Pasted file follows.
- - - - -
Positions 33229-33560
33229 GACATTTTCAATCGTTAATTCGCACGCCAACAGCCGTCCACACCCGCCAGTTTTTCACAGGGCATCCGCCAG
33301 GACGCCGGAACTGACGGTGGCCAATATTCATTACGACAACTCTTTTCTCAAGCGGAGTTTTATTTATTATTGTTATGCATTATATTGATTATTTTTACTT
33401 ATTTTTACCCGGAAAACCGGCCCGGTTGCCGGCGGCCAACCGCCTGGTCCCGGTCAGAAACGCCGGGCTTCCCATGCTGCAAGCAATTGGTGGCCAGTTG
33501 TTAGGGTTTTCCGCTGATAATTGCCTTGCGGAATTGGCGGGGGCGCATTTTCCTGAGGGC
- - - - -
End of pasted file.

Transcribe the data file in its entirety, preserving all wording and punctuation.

Positions 33229-33560
33229 GACATTTTCAATCGTTAATTCGCACGCCAACAGCCGTCCACACCCGCCAGTTTTTCACAGGGCATCCGCCAG
33301 GACGCCGGAACTGACGGTGGCCAATATTCATTACGACAACTCTTTTCTCAAGCGGAGTTTTATTTATTATTGTTATGCATTATATTGATTATTTTTACTT
33401 ATTTTTACCCGGAAAACCGGCCCGGTTGCCGGCGGCCAACCGCCTGGTCCCGGTCAGAAACGCCGGGCTTCCCATGCTGCAAGCAATTGGTGGCCAGTTG
33501 TTAGGGTTTTCCGCTGATAATTGCCTTGCGGAATTGGCGGGGGCGCATTTTCCTGAGGGC